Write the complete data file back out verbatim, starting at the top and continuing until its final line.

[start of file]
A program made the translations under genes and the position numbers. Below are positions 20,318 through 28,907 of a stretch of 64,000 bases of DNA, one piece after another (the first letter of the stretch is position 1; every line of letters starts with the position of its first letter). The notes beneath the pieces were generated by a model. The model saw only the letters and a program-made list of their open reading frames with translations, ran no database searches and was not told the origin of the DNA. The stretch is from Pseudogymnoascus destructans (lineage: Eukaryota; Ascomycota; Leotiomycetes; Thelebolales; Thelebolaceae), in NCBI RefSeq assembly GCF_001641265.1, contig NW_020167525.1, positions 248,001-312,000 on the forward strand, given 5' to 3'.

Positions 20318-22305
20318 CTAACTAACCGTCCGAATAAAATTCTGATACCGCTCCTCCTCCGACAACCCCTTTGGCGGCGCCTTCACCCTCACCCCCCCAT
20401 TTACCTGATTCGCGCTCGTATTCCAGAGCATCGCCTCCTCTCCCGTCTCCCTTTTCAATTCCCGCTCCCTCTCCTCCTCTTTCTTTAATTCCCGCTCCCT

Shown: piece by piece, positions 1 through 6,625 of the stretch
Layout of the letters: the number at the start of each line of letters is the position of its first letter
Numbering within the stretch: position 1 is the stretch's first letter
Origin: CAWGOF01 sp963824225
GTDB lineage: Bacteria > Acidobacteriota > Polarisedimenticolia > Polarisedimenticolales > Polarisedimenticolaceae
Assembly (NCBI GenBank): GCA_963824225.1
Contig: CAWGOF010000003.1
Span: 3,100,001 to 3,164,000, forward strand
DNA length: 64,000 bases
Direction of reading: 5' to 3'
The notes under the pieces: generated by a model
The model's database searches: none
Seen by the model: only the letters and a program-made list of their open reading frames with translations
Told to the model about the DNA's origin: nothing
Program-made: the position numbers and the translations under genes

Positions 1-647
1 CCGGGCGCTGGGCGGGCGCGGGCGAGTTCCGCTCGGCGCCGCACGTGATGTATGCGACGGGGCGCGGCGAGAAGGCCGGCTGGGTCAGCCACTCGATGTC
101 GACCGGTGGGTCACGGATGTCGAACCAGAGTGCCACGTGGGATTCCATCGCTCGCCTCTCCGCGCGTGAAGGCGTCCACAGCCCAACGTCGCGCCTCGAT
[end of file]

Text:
A program made the translations under genes and the position numbers. Below are positions 20,318 through 28,907 of a stretch of 64,000 bases of DNA, one piece after another (the first letter of the stretch is position 1; every line of letters starts with the position of its first letter). The notes beneath the pieces were generated by a model. The model saw only the letters and a program-made list of their open reading frames with translations, ran no database searches and was not told the origin of the DNA. The stretch is from Pseudogymnoascus destructans (lineage: Eukaryota; Ascomycota; Leotiomycetes; Thelebolales; Thelebolaceae), in NCBI RefSeq assembly GCF_001641265.1, contig NW_020167525.1, positions 248,001-312,000 on the forward strand, given 5' to 3'.

Positions 20318-22305
20318 CTAACTAACCGTCCGAATAAAATTCTGATACCGCTCCTCCTCCGACAACCCCTTTGGCGGCGCCTTCACCCTCACCCCCCCAT
20401 TTACCTGATTCGCGCTCGTATTCCAGAGCATCGCCTCCTCTCCCGTCTCCCTTTTCAATTCCCGCTCCCTCTCCTCCTCTTTCTTTAATTCCCGCTCCCT

Shown: piece by piece, positions 1 through 6,625 of the stretch
Layout of the letters: the number at the start of each line of letters is the position of its first letter
Numbering within the stretch: position 1 is the stretch's first letter
Origin: CAWGOF01 sp963824225
GTDB lineage: Bacteria > Acidobacteriota > Polarisedimenticolia > Polarisedimenticolales > Polarisedimenticolaceae
Assembly (NCBI GenBank): GCA_963824225.1
Contig: CAWGOF010000003.1
Span: 3,100,001 to 3,164,000, forward strand
DNA length: 64,000 bases
Direction of reading: 5' to 3'
The notes under the pieces: generated by a model
The model's database searches: none
Seen by the model: only the letters and a program-made list of their open reading frames with translations
Told to the model about the DNA's origin: nothing
Program-made: the position numbers and the translations under genes

Positions 1-647
1 CCGGGCGCTGGGCGGGCGCGGGCGAGTTCCGCTCGGCGCCGCACGTGATGTATGCGACGGGGCGCGGCGAGAAGGCCGGCTGGGTCAGCCACTCGATGTC
101 GACCGGTGGGTCACGGATGTCGAACCAGAGTGCCACGTGGGATTCCATCGCTCGCCTCTCCGCGCGTGAAGGCGTCCACAGCCCAACGTCGCGCCTCGAT